2 For each i we can define λ i = 1 λ i, because λ i > 0, and then we can rewrite (1) as k : λ iu i k p k, with equality if x i k > 0, (3) for each i N. But (2) and (3) are exactly the first-order conditions that characterize the solutions of the Pareto maximization problem (P-max). Therefore ( x i ) n 1 is a solution of (P-max), and since each u i k > 0, a solution of (P-max) is a Pareto allocation. In the proof, we could have instead expressed the first-order marginal conditions for the individual consumers maximization problems in terms of marginal rates of substitution: k, k : MRS i kk = p k p k (written for the interior case, to avoid a lot of inequalities), which yields the (Equal MRS) condition i, j, k, k : MRS i kk = MRSj kk. (5) The conditions (5) and (2) then guarantee that ( x i ) n 1 is a Pareto allocation. (4) Now let s see if we can prove the First Welfare Theorem without any of the assumptions in ( ). It turns out that we can t quite do that; however, the only thing we need to assume is that each consumer s preference i is locally nonsatiated (LNS). The First Welfare Theorem: If ( p, ( x i ) n 1) is a Walrasian equilibrium for an economy E = (( i, x i )) n 1 in which each i is locally nonsatiated, then ( x i ) n 1 is a Pareto allocation for E. Proof: Suppose ( x i ) n 1 is not a Pareto allocation i.e., some allocation ( x i ) n 1 is a Pareto improvement on ( x i ) n 1: (a) (b1) n 1 xi n 1 xi i N : x i i x i (b2) i N : x i i x i. Because ( p, ( x i ) n 1) is a Walrasian equilibrium for E, each x i is maximal for i on the budget set B( p, x i ) := { x i R l + p x i p x i }. Therefore, (b2) implies that i N : p x i > p x i. (6) Moreover. since each i is LNS and each x i is i -maximal on B( p, x i ), (b1) implies that i N : p x i p x i, (7) as follows: assume that x i i x i and suppose that p x i < p x i ; then, because i is LNS, there is a bundle x that satisfies both p x i < p x i and x i x i, which contradicts the maximality of x i on the budget set B( p, x i ). 2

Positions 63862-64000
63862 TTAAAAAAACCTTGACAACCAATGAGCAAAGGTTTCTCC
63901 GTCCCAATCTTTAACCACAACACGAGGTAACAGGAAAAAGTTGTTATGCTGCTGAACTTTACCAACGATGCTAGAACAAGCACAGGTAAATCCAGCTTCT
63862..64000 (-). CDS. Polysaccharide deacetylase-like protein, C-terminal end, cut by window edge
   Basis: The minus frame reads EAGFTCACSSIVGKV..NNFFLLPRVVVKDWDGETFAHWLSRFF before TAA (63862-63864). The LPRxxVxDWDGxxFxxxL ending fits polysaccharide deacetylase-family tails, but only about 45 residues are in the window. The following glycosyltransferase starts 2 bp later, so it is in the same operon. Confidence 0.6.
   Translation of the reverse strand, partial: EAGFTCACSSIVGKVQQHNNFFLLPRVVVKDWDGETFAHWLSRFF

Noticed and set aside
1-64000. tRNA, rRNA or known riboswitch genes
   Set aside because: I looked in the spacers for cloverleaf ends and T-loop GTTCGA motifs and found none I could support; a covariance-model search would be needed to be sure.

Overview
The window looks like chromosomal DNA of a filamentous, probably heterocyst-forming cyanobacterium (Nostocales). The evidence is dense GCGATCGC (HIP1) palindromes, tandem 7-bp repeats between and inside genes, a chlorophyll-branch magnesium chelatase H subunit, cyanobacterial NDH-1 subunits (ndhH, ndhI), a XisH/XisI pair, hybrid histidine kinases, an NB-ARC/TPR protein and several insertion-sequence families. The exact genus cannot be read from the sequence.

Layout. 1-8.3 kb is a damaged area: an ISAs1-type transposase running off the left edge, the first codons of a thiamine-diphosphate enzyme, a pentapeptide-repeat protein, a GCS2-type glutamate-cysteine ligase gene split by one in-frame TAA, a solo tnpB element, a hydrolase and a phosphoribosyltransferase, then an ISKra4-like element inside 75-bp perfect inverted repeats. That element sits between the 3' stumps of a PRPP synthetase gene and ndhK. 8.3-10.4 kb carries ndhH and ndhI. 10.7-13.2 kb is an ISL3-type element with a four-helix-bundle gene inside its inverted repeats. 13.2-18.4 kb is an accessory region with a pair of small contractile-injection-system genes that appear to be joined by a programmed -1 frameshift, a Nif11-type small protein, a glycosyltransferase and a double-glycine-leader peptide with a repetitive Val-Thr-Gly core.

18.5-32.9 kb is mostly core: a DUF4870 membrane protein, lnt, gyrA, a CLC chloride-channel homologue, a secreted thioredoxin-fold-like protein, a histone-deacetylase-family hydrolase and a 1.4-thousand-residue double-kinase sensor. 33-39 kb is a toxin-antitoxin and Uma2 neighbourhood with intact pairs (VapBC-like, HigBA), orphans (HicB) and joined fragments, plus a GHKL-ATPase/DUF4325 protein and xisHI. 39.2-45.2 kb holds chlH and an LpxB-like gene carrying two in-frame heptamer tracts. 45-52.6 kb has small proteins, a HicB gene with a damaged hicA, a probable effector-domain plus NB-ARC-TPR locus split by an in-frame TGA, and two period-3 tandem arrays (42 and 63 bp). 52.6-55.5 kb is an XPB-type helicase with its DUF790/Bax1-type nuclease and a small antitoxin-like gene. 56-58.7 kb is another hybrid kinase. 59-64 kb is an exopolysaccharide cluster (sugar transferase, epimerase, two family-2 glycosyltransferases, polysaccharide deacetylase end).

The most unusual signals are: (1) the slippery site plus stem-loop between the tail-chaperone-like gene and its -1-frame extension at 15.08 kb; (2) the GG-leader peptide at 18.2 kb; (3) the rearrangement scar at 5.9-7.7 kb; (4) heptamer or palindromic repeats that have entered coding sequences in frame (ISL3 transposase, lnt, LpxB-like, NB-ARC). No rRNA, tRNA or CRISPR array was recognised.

3 Summing the inequalities in (6) and (7) over all i N yields p x i > p x i, (8) i.e., p x i > p x i. (9) Since p R l +, it follows from (9) that there is at least one good k for which x i k > x i k (10) i.e., ( x i ) n 1 does not satisfy (a). Our assumption that ( x i ) n 1 is a Pareto improvement has led to a contradiction; therefore there are no Pareto improvements on ( x i ) n 1, and ( x i ) n 1 is therefore a Pareto allocation. 3